We’ve seen a lot of conversations recently centered around the question: “When stressful events happen, what can we do for those around us?” At the same time, many educators in our community have come to us asking: “How can I help my students navigate stressful world events in the classroom?” At Empatico, we keep coming back to the power of practicing empathy when things feel out of our control: empathy towards ourselves, empathy towards others, and empathy towards groups that are different than our own.
Empathy Towards Ourselves
The first step in processing a stressful event, whether it is close to home or on another continent, is to help students gain a sense of agency. Connect students with themselves first, and build their self-awareness, before addressing the larger problem. Try our Just Because I Am… activity, which empowers students to explore their own identity with a writing prompt that challenges others’ assumptions about them. Students will reflect on the “visible” and “invisible” parts of their identity, and how important it is for others to get to know them before making assumptions about them. Finally, students will share about stereotypes they have encountered.
Empathy Towards Our Community
Perspective taking is always an important step when figuring out how to navigate stressful world events or even a conflict within the classroom. Perspective taking enables problem solving and, with our Perspective Taking Through Art activity, your students can participate in a drawing exercise in which they compare different perspectives from a disagreement they have experienced. First, students will identify a previous disagreement that was resolved and reflect on their own perspective of it, as well as the perspective of the other person. Then, students will consider the importance of understanding another person’s thoughts and emotions by using art to compare both perspectives of the disagreement.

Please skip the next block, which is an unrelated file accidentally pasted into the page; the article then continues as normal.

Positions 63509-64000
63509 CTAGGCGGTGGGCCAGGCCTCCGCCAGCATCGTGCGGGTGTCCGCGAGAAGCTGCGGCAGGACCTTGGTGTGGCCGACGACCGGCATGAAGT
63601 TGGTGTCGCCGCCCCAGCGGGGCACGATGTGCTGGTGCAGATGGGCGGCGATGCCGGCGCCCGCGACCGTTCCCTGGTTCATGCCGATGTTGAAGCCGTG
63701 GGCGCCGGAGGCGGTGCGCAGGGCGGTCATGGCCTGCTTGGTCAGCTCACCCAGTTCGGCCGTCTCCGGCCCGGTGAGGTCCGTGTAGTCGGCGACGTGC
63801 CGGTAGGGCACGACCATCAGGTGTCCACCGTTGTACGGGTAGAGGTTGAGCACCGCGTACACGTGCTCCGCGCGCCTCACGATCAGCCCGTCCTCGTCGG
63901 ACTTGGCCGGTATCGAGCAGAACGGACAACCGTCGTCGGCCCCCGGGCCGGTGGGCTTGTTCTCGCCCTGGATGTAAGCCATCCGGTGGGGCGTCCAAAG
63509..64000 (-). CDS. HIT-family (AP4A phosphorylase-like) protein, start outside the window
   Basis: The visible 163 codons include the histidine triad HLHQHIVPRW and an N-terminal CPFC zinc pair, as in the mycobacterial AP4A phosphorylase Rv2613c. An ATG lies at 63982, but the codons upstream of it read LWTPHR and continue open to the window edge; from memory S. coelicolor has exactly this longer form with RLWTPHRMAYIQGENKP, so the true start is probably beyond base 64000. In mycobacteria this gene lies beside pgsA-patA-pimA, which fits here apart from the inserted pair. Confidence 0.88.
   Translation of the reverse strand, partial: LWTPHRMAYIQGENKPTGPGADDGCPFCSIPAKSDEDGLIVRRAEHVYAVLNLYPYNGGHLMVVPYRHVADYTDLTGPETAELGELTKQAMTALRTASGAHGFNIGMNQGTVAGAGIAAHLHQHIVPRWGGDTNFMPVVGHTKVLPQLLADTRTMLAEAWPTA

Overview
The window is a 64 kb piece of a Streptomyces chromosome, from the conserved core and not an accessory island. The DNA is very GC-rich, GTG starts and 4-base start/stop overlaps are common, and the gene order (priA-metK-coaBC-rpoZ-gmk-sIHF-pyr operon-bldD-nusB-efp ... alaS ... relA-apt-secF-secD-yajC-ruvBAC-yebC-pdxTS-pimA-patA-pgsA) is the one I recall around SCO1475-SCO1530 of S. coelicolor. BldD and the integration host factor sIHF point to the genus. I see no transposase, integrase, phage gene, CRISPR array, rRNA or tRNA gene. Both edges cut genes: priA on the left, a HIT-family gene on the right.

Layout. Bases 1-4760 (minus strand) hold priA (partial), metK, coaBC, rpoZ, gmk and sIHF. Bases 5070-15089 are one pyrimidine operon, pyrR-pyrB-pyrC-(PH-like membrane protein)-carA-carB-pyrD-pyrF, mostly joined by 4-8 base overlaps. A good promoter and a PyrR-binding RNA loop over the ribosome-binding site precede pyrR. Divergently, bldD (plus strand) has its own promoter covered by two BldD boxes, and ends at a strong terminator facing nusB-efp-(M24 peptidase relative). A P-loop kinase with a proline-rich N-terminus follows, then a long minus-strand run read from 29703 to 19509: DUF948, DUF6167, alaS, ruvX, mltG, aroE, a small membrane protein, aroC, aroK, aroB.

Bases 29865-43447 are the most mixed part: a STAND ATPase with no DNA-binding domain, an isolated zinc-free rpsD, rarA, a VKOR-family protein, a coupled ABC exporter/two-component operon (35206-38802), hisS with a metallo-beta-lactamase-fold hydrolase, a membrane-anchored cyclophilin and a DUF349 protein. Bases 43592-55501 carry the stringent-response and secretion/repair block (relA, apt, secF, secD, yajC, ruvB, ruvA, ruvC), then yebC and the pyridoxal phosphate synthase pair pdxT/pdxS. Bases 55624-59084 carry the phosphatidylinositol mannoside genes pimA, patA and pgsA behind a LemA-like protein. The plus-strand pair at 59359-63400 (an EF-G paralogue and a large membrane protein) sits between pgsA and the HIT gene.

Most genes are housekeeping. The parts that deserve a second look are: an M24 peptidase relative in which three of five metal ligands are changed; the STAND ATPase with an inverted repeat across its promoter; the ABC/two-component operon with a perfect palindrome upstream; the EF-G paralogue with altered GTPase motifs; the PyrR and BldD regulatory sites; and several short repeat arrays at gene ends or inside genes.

Empathy Towards the World
Create a classroom mural of community leaders who promote peace and compassion with our Murals of Peace activity. You will guide your students through questions about what peace looks and feels like, and explore what traits make a good leader. Then, students will share about a leader in their community with other students through a communal Padlet.
How Does Empathy Building Help Navigate Stressful World Events in Your Classroom?
At Empatico, we think of empathy as a multidimensional skill set that can be broken down into nine categories. Rooted in research literature from education, psychology, sociology, conflict resolution, and communication, the Empatico team devised the Empathy Framework to express our comprehensive approach to building life-long empathetic skills. The framework identifies three distinct domains of empathy: emotional, cognitive, and behavioral. There are also three levels of application or interaction: practicing empathy towards yourself, towards your community, and towards those outside of your immediate community.
To learn more about how to use the Empathy Framework to navigate stressful world events in your classroom, or to receive a weekly newsletter with more empathy-building activities, join us at Empatico.org.
Once you sign up for a free Empatico account, you’ll also have full access to our library of research-based classroom and virtual exchange activities, and an educator community committed to building a more empathetic future together.